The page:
Who is Georg Wilhelm Friedrich Hegel?

  • (noun): German philosopher whose three stage process of dialectical reasoning was adopted by Karl Marx (1770-1831).
    Synonyms: Hegel

Georg Wilhelm Friedrich Hegel

Georg Wilhelm Friedrich Hegel ( ; August 27, 1770 – November 14, 1831) was a German philosopher, and a major figure in German Idealism. His historicist and idealist account of reality revolutionized European philosophy and was an important precursor to Continental philosophy and Marxism.

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Some articles on Georg Wilhelm Friedrich Hegel:

Georg Wilhelm Friedrich Hegel - Secondary Literature - Religion
... Hegel's God A Counterfeit Double? ... The Heterodox Hegel ... Le spectre juif de Hegel (in French language) Preface by Jean-Luc Nancy ...
Ferdinand, Prince Of Asturias - Ancestry
... Archduke Ferdinand* Archduke Alfonso Mauricio Leopold Wilhelm Ferdinand Charles Sigismund Francis 8th generation Balthasar Charles, Prince of Asturias* Ferdinand IV of Hungary Archduke Francisco Fernando ...
Sublime (philosophy) - 18th Century - German Philosophy - Georg Wilhelm Friedrich Hegel
... Hegel considered the sublime to be a marker of cultural difference and a characteristic feature of oriental art ...
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Religious Alienation - Georg Wilhelm Friedrich Hegel
... tradition, the concept of alienation first gained prominence in the philosophy of Hegel, and particularly in his mature writings ... the opening sections of the Phenomenology, Hegel attacked the views of common sense and simplified natural science that the world consisted of discrete objects independent of man's consciousness ... Truth, for Hegel, was not to be found in knowledge that was stripped of any influence from man's own desires and feelings ...

Famous quotes containing the words wilhelm friedrich hegel, georg wilhelm friedrich, georg wilhelm, hegel and/or wilhelm:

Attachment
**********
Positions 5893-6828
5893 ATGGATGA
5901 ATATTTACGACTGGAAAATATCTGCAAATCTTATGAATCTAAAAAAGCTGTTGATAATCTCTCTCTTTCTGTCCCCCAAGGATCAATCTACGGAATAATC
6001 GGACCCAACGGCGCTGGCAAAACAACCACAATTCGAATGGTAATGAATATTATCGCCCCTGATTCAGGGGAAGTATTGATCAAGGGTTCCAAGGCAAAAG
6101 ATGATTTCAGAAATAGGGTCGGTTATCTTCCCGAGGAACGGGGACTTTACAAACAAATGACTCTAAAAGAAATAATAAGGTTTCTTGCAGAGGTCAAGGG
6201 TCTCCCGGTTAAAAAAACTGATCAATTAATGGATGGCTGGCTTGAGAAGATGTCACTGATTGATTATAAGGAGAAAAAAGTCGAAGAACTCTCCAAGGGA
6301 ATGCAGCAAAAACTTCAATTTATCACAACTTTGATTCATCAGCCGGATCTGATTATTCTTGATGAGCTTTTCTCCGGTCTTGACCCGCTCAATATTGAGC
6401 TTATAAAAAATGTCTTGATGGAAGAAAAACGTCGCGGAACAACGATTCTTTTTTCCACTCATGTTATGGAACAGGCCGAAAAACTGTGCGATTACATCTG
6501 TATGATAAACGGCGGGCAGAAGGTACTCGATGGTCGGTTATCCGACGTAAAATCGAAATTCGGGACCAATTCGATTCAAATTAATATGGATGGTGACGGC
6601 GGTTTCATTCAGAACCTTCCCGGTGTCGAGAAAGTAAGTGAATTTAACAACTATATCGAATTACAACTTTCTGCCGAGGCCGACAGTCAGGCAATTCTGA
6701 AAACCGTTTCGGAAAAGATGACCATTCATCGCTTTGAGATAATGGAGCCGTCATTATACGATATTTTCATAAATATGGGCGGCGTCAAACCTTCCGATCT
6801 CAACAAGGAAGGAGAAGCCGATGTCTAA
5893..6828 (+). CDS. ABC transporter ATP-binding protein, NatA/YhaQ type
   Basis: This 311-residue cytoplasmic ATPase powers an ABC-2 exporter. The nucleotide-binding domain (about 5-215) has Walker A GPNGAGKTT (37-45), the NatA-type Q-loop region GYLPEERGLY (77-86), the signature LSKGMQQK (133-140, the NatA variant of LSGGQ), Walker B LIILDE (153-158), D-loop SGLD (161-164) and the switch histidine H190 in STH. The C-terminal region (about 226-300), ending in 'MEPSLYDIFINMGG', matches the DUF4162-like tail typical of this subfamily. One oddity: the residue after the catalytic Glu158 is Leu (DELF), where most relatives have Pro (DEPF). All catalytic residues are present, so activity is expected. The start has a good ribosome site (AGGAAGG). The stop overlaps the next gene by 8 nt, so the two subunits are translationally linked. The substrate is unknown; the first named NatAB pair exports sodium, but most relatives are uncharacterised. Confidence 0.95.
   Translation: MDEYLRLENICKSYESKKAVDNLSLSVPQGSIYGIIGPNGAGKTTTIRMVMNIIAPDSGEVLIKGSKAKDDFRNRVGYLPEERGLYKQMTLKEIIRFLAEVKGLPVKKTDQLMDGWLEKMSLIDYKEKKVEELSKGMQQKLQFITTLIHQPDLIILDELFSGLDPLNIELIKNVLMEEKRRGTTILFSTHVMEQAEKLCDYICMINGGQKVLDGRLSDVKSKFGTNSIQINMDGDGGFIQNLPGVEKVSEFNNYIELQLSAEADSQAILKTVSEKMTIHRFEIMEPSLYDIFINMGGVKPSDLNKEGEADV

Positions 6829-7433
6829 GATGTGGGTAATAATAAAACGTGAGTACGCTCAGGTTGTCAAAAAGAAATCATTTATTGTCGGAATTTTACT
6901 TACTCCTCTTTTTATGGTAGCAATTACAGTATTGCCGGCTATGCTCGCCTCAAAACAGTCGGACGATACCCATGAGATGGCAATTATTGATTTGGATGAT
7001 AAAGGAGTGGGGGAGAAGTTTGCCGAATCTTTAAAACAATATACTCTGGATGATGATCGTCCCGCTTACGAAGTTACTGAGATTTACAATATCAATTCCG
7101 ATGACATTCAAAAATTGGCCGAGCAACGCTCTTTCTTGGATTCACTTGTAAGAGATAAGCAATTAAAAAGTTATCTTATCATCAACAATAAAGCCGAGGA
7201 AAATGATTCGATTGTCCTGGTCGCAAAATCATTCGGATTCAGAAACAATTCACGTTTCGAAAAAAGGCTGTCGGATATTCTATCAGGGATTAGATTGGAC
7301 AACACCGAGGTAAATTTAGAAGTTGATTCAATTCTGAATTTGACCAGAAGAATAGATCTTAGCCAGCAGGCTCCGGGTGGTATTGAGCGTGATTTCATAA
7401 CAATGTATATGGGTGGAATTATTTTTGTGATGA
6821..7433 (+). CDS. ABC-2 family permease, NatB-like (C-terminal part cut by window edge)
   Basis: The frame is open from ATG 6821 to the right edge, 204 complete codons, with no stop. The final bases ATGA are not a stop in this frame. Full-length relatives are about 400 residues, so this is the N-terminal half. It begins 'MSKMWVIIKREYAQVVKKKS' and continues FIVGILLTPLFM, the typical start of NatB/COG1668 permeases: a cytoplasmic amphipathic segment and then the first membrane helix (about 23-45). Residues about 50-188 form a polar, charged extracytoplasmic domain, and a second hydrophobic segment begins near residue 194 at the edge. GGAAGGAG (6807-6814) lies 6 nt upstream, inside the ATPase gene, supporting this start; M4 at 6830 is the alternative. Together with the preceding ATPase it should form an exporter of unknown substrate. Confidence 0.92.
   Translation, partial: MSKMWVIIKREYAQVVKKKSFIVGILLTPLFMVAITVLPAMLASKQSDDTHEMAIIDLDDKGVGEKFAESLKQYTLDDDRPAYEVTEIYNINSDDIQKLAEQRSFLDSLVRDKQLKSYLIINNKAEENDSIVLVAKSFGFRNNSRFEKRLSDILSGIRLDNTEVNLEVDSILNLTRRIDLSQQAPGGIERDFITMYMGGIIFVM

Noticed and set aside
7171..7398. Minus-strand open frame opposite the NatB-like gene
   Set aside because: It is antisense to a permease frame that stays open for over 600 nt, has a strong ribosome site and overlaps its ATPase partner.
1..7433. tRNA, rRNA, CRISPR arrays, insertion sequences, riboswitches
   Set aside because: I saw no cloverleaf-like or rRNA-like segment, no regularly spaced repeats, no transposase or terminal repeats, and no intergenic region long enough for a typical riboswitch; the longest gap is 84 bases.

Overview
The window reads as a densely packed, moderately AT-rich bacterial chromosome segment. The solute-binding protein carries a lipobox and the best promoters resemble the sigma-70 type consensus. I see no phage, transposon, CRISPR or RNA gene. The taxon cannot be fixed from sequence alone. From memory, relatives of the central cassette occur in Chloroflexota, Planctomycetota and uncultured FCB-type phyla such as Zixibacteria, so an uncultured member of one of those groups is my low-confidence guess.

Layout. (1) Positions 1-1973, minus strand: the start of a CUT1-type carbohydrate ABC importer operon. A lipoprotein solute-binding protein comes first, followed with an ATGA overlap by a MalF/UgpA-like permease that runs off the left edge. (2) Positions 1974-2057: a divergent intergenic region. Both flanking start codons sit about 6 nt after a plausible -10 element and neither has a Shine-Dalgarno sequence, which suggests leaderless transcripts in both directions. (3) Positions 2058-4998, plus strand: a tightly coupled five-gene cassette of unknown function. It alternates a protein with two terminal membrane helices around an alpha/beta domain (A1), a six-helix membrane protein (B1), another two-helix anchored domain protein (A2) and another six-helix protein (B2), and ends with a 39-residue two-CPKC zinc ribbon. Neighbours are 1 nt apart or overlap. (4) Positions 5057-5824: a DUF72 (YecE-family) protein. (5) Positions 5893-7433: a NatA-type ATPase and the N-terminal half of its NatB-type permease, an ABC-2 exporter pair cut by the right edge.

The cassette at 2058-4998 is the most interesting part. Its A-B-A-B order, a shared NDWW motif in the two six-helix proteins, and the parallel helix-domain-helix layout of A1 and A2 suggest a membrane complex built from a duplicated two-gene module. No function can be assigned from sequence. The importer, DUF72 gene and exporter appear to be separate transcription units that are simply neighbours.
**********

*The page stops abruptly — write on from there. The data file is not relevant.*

But what experience and history teach is this—that peoples and governments have never learned anything from history, or acted on principles deduced from it.
    —Georg Wilhelm Friedrich Hegel (1770–1831)

    When we walk the streets at night in safety, it does not strike us that this might be otherwise. This habit of feeling safe has become second nature, and we do not reflect on just how this is due solely to the working of special institutions. Commonplace thinking often has the impression that force holds the state together, but in fact its only bond is the fundamental sense of order which everybody possesses.
    Georg Wilhelm Friedrich Hegel (1770–1831)

    Animals are in possession of themselves; their soul is in possession of their body. But they have no right to their life, because they do not will it.
    Georg Wilhelm Friedrich Hegel (1770–1831)

    When needs and means become abstract in quality, abstraction is also a character of the reciprocal relation of individuals to one another. This abstract character, universality, is the character of being recognized and is the moment which makes concrete, i.e. social, the isolated and abstract needs and their ways and means of satisfaction.
    —Georg Wilhelm Friedrich Hegel (1770–1831)

    Whatever does not spring from a man’s free choice, or is only the result of instruction and guidance, does not enter into his very being, but still remains alien to his true nature; he does not perform it with truly human energies, but merely with mechanical exactness.
    —Karl Wilhelm Von Humboldt (1767–1835)